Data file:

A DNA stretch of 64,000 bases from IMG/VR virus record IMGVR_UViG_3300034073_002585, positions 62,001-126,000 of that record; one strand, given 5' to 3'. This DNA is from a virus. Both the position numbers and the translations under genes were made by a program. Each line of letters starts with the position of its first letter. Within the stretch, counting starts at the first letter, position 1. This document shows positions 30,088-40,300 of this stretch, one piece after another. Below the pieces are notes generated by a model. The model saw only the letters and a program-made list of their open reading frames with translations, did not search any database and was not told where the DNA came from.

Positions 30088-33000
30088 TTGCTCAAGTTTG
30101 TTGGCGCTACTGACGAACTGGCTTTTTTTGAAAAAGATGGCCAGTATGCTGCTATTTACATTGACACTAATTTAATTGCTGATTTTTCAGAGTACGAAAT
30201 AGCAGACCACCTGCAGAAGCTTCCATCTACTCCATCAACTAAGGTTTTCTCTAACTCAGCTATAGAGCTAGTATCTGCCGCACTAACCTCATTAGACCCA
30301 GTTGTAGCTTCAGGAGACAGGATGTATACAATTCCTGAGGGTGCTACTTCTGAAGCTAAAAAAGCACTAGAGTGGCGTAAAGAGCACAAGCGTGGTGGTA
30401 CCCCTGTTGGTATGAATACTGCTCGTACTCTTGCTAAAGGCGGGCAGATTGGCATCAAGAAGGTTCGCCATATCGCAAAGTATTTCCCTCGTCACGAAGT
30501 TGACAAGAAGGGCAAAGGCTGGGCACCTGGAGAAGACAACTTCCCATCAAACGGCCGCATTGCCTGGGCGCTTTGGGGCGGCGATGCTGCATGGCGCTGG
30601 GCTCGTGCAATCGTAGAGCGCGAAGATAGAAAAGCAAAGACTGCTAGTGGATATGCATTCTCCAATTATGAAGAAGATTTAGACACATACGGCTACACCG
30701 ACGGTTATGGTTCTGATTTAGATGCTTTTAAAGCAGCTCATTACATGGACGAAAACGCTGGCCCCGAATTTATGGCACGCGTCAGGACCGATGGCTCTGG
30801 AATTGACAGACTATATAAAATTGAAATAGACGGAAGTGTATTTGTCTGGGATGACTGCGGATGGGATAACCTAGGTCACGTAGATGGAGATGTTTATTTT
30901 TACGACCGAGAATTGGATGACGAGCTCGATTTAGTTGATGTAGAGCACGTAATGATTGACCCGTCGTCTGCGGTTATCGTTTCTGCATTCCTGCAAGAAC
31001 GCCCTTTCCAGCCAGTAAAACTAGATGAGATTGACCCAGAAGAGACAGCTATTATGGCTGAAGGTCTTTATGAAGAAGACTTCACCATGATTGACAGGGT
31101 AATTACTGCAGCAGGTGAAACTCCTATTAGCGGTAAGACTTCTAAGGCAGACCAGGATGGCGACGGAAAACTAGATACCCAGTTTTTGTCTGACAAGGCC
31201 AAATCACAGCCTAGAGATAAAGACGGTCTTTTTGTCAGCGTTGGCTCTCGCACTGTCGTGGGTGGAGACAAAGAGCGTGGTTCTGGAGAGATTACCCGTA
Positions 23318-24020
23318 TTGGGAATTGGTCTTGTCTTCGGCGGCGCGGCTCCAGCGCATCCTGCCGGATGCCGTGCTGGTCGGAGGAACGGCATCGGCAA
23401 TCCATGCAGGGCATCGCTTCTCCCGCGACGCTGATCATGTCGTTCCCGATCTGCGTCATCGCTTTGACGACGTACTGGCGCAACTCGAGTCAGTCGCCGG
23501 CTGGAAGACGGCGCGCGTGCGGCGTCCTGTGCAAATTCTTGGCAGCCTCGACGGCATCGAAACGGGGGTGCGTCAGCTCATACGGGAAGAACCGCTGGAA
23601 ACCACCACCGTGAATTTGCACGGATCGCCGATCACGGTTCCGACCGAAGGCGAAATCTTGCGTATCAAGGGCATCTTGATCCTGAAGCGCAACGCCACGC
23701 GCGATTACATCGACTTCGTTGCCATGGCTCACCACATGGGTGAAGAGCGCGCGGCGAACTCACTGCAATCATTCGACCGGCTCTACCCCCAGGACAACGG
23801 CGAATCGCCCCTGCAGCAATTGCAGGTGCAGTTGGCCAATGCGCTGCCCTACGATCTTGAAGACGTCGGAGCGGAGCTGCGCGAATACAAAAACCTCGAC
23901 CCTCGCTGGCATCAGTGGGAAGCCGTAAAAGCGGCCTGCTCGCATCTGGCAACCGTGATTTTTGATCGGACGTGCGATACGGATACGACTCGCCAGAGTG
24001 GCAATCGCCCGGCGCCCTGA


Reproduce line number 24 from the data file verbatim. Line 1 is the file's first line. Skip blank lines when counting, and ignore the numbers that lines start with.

24001 GCAATCGCCCGGCGCCCTGA